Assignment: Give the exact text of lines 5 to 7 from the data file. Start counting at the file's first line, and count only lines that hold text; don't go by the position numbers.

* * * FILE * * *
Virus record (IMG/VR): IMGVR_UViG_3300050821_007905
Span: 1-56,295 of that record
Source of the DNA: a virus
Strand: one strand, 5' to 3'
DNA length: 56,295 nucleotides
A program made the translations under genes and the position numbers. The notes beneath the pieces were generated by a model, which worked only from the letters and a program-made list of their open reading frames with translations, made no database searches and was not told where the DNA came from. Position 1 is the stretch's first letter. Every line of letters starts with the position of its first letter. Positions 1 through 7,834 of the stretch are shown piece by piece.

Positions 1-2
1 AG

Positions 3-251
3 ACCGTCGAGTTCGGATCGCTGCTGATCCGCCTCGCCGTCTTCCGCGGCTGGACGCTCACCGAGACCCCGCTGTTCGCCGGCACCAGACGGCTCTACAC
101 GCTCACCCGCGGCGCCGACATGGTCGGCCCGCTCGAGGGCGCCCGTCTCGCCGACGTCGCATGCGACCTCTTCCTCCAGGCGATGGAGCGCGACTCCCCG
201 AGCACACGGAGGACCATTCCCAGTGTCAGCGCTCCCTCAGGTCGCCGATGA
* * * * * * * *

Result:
DNA length: 56,295 nucleotides
A program made the translations under genes and the position numbers. The notes beneath the pieces were generated by a model, which worked only from the letters and a program-made list of their open reading frames with translations, made no database searches and was not told where the DNA came from. Position 1 is the stretch's first letter. Every line of letters starts with the position of its first letter. Positions 1 through 7,834 of the stretch are shown piece by piece.

Positions 1-2